Investors beware – inflation is on the way

Last week I was chatting to a friend who’s been pumping serious money into some crowd-funded businesses.

“You see Bengt, I’ve been too careful over the last few years. I’ve had too much cash sitting on the sidelines earning sod all. And where’s all that inflation I was supposed to be worried about? It doesn’t seem to be coming, so I’m fixing in some decent rates on new loans in the real economy.”

He makes a good point: where exactly is all this inflation we were told to worry about?

The central banks have pumped so much money into the system – why hasn’t that produced inflation?

Well, it has. And where is it? Exactly where you would expect it to be – where all the money is, in financial assets.

In the real world we’ve been insulated from it, so far. But if I’m right, at some point soon you’ll be seeing inflation come to a town near you.

Crowdfunding is on the up

So, crowdfunding and peer-to-peer (P2P) lending are taking the world by storm. City analyst Liberum estimates P2P lending in Britain could grow from around £1bn today to over £45bn within the next ten years.

These blistering growth prospects are why the MoneyWeek team has prepared a report on the phenomenon for our readers.

It’s little wonder that P2P lending is taking off, really. With banks paying next to nothing on savings and cutting down on lending, of course borrowers and savers will cut out the banks, if they can.

It’s all aided by the internet, which has allowed direct lending to individuals (peer-to-peer) and business (crowdfunding) to prosper.

Just last week a brand new investment trust launched, targeting a yield of 6-8% by lending on online marketplaces such as Funding Circle, Zopa, Ratesetter and Crossflow.

All very interesting. But what’s it got to do with inflation?

How inflation spreads into the economy

It’s quite simple really: where money flows, inflation follows.

Just think about it: over recent years, untold amounts of newly-created money has poured into the financial system from the central banks.

And yet we haven’t seen any excessive consumer inflation, because the money has been too busy inflating financial assets instead.

Just take a look at the corporate bond and stock markets. Hell, let’s include London’s housing stock too.

Money has flowed into bonds, stocks, houses. And in each case, prices have rocketed.

Inflation occurs wherever the money goes to work. Simple.

But now it’s leaking out into the real world

Peer-to-peer lending has certainly made a timely entrance on the scene. But here’s the thing: all of this crowd-funding and peer-to-peer stuff is by itself opening new channels for inflation to leak out.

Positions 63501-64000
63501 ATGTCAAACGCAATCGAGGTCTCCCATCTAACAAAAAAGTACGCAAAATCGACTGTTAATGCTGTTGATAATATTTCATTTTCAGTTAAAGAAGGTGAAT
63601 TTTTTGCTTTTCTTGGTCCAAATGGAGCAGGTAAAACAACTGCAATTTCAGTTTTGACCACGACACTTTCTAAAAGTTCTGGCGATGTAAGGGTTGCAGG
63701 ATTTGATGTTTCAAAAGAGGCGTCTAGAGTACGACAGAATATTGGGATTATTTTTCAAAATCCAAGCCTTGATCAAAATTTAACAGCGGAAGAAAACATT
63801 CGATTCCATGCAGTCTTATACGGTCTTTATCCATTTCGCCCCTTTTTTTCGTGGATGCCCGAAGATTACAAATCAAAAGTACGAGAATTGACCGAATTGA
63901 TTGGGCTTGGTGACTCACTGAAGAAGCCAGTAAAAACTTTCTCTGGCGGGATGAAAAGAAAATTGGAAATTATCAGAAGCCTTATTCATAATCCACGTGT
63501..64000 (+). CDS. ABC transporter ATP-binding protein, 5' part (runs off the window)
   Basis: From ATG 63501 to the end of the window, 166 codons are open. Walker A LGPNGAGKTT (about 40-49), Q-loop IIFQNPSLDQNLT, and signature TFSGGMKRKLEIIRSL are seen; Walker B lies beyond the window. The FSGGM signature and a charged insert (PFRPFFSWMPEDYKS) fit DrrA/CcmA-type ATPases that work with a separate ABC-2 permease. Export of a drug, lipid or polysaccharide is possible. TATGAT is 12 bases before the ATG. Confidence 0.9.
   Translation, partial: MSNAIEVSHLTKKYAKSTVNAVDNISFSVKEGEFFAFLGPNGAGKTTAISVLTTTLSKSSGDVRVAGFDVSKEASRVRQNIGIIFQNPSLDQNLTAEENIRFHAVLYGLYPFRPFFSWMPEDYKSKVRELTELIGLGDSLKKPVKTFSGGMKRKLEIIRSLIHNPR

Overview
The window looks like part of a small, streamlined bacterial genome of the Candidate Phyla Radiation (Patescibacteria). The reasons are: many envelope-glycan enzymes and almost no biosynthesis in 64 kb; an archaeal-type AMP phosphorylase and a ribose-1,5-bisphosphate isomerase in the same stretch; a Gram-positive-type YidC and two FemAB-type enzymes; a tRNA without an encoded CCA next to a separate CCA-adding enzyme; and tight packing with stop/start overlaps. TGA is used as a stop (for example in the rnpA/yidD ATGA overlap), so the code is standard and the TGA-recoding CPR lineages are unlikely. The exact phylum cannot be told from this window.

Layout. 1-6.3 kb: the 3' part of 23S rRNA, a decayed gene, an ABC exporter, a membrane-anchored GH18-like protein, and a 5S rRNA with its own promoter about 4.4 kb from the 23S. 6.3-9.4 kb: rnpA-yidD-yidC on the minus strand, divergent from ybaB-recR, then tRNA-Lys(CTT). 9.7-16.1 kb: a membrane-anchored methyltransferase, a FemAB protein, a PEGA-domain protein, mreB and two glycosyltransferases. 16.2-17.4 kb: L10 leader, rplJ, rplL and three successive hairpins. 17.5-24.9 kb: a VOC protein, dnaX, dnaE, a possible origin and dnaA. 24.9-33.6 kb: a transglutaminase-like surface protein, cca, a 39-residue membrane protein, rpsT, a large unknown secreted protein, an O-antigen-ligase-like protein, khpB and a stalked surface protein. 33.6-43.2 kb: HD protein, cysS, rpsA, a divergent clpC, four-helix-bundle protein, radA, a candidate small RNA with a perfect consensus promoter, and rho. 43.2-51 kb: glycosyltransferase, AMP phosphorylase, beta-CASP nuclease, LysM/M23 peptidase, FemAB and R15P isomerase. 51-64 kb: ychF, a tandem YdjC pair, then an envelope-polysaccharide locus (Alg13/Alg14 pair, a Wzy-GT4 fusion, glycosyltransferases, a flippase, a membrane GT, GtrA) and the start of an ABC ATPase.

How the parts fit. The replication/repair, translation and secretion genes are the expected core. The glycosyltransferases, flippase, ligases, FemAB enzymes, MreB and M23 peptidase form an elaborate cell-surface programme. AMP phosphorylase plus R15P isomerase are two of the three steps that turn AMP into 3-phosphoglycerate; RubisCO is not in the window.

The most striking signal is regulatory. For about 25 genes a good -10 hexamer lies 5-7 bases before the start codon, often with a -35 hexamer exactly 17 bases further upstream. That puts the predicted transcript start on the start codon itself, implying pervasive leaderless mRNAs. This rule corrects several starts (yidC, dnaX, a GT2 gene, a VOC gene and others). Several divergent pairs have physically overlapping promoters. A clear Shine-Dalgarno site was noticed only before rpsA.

Put simply, all that printed money coming out of the central banks that wound up inflating financial assets, is now being let loose on the real economy.

My friend was telling me about the bike hire company, the gift shop, the fashion retailer… (the list went on, and on) that he’d loaned money to.

These aren’t arcane financial instruments – they’re investments in the real economy.

And as this money chases about the system, prices will push up. That’s inflation. Remember, inflation follows the money.

Inflation in the real economy could spell disaster

Now, I have absolutely no problem with crowdfunding. I think it’s a wonderful thing – as does the government, which has invested £40m in Funding Circle, a peer-to-peer lending marketplace.

What I’m saying is that increased peer-to-peer lending could be just the beginning.

Sure, it may be mostly confined to P2P lenders right now. But do you really think that the big commercial banks, forced for years to lock up their money in low-paying financial assets, don’t want to get involved too?

For the time that it’s just niche lenders, the inflationary effect will be relatively small. But once the commercial banks start lending out the money the central banks have given them – once those billions of pounds start entering the real economy – then we might have a problem.

What sort of problem? Well, a trickle of inflation can quickly turn into a downpour. All you then need are a few untimely global developments, like rising energy and food prices, suddenly you’ve got an inflation problem.

When that happens, watch the central bank belatedly raise interest rates to subdue inflation and keep the pound from tumbling.

And then you’ve got real problems – especially if you’re over-borrowed. Rising interest rates would make your loans much more expensive to service.

As it unfolds, investors will lament the day they tied up money in loans made to strangers on the web.

Now, I’m not saying inflation will strike tomorrow. But the mechanism is surely in place to let it out soon enough. As investors, we need to keep our eyes peeled.

On Friday we’ll catch up with our classic inflation hedge, gold.